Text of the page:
Letter from Taipei: April 2015

The new Cloud Gate centre at Tamsui. Photo Matt Wen

The new Cloud Gate centre at Tamsui.
Photo Matt Wen

David Mead

April 2015 in Taipei, or at least Greater Taipei, for strictly speaking it’s in New Taipei City, will always be remembered for the official opening of the new Cloud Gate complex in Tamsui. Five years in the planning and construction, it’s the sparkling new home for Cloud Gate Dance Theatre (雲門舞集), Cloud Gate 2 (雲門2), all the administration functions (previously always housed separately), and the 450-seat Cloud Gate Theatre, which opened on April 24 with Cloud Gate 2’s annual Spring Riot season.

The opening ceremony was attended by dignitaries from Taiwan and many other countries. They included Dieter Jaenicke, art director of the European Center for the Arts in Hellerau, Germany, who paid a warm tribute to Lin in an often humorous speech, and Chicago businessman Fred Eychaner, a long-time supporter of the company, and whose Alphawood Foundation donated US$5 million towards the building costs.

The centre marks the opening of a new chapter in Cloud Gate’s history, and the theatre itself really is splendid; 450 seats and not a bad view to be had. And when the backcloth as flown, there is that fabulous view of the trees and grass of the Taiwan Golf Club.

I just hope access doesn’t turn out to be an issue for people. It’s a fair walk from the car park to the entrance; OK on a pleasant spring day, but maybe not on a rainy winter evening. And public transport to the site is not great. The bus service to the car park is irregular, and although a frequent bus runs to the bottom of the road, it’s a good ten to fifteen minute walk uphill from the bus stop. Cloud Gate did, though, to their credit, run shuttle buses to and from Tamsui MRT station for Spring Riot.

Cloud Gate 2 in rehearsal for  Beckoning, showing the amazing view when the stage flats are raised.  Photo Liu Chen-hsiang

Cloud Gate 2 in rehearsal for Beckoning, showing the beautiful view when the stage flats are raised.
Photo Liu Chen-hsiang

The part of the building that houses the studios was converted from an old military installation. Cloud Gate were unable to raise the ceiling heights, which is going to cause the occasional problem since anything that requires lifts is probably going to have be rehearsed on the stage. The rest of the site, which is open to the public, includes a small cafeteria, coffee shop/bookstore, and plenty of green space.

This year’s Spring Riot programme featured three new works: Beckoning (來) by artistic director Cheng Tsung-lung (鄭宗龍); Horde (暫時而已), the first work for the company by Huang Huai-de (黃懷德), a young 29-year old choreographer best known so far for his association with Horse (驫舞劇場); and Hell Groove (衝撞天堂) by Chen Yun-ju (陳韻如), also making her company debut. For a review, see the June issue of Dancing Times.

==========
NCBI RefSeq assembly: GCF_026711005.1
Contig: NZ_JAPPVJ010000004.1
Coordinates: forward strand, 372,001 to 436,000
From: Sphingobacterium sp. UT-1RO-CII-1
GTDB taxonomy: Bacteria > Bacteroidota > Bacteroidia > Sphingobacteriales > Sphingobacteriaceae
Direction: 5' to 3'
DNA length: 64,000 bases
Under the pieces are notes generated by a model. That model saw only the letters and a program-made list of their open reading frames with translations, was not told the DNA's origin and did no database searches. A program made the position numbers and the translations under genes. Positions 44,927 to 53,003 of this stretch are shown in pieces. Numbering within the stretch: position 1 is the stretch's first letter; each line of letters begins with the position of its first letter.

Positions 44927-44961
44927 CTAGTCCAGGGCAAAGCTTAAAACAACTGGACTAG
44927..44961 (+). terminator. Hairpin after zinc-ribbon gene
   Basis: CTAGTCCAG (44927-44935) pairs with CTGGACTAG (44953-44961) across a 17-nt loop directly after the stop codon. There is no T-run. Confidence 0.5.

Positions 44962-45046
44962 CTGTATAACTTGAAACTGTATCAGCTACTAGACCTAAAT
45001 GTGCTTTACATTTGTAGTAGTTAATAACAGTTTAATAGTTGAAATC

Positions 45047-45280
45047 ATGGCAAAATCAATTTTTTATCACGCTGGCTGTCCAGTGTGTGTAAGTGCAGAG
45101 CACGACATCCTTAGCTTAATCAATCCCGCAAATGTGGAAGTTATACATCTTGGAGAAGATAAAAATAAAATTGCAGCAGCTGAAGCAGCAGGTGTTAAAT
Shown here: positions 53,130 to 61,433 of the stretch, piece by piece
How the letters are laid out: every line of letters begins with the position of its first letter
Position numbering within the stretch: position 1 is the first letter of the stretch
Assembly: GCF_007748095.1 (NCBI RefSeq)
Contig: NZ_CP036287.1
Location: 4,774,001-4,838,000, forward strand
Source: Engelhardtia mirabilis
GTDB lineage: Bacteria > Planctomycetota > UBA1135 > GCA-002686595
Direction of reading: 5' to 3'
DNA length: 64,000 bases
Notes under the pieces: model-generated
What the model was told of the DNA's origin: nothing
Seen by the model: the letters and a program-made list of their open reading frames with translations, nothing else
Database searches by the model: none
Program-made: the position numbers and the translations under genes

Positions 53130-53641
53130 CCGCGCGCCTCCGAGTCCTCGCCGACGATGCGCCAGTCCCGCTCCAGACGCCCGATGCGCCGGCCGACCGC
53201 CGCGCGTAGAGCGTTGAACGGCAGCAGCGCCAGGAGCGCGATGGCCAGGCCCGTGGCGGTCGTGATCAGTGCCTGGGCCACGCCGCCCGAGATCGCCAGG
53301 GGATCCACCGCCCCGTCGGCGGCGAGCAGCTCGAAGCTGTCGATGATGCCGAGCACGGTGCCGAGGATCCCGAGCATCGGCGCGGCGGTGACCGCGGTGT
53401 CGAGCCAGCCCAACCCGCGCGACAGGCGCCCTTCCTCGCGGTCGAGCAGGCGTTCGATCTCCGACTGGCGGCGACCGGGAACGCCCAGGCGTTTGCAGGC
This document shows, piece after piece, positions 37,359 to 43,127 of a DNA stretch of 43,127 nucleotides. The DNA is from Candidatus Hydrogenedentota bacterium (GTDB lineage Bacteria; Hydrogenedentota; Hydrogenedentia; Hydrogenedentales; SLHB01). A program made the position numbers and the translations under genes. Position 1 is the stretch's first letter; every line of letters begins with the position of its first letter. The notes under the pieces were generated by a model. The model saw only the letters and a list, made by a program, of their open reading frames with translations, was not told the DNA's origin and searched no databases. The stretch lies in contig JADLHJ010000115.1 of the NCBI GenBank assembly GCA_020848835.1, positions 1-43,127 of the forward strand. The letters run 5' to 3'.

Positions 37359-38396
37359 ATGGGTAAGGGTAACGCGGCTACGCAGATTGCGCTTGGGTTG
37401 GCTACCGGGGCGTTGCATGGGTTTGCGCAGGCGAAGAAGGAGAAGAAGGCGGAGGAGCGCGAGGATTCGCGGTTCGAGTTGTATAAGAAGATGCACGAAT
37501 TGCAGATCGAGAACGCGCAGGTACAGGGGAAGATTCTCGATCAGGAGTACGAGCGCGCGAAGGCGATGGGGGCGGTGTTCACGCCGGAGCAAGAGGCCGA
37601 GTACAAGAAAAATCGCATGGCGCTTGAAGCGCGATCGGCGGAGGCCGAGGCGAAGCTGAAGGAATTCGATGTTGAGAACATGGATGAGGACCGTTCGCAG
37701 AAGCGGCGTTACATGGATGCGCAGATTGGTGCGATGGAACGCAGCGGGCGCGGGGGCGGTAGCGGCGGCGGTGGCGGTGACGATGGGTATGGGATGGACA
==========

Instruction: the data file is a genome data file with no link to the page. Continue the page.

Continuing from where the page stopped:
The month in Taipei kicked off with the visit of the National Taiwan University of Physical Education and Sport (國立臺灣體育運動大學) from Taichung’s visit to the Metropolitan Hall on April 3 with Rhapsody Finale (狂飆). The university often produces whole evening pieces, or a small number of works linked by a common theme, but this year reverted to the more common graduate performance format of multiple short works by students, plus a closing piece by a member of faculty.

Things got off to an excellent start. The Falling Angel by Tang Yan-ru (湯硯如) was a nicely constructed ballet to a couple of Arvo Pärt’s Te Deum and Fratres favourites.  Even better was Huang Zhi-yi’s (黃之羿) Shift, an excellent work structured around five large tables that are periodically moved to change the architecture of the performing space. The dancers slip under them, danced on them and around them to great effect.

Best of the rest was Les toilettes by Zhao Wei-xuan (趙唯軒). Highly amusing, it got everyone smiling. To music by Rossini, Quincy Jones and Leroy Anderson the cast, in white bathrobes, brushed their teeth (William Tell Overture), washed their faces, put on their make-up and more, often a high-speed. Throw in a few things seemingly inspired by events in rehearsal, such as a dancer arriving late, and you have an odd mix. But sometimes odd mixes really pay off.

Sadly, the remainder of the programme failed to spark, with the closing work by Bao Er-ji (寶爾基), from which the whole evening took its title, hitting the wrong notes altogether. It opened with the male students trying to look cool and macho – and failing – and the ladies…well, I think trying to be sexy and alluring, but as usual when something is dreadfully overdone, having almost the opposite effect. What followed seemed mostly to be about charging across the stage and freestyle jumps. Oh, yes, and don’t forget the overly loud music and prolonged strobe lighting that caused many to put a hand in front of their eyes.

Century Contemporary Dance Company in Wild Butterflies.  Photo Chou Chia-hui

Century Contemporary Dance Company in Wild Butterflies.
Photo Chou Chia-hui

On that subject, what is it at the moment with Taiwanese choreographers and lighting designers and strobe lighting? It seems to be everywhere – even more so than the music of Part and Max Richter. Strobes are a pretty blunt instrument in the lighting armoury, but making people block their eyes is one way of disguising weak choreography, I suppose. At the end of this performance, it was even done with lights behind the scrim, aimed directly at the audience. That’s not clever, and it can be downright dangerous; strobe lighting is known to cause disorientation, fits and seizures in some people.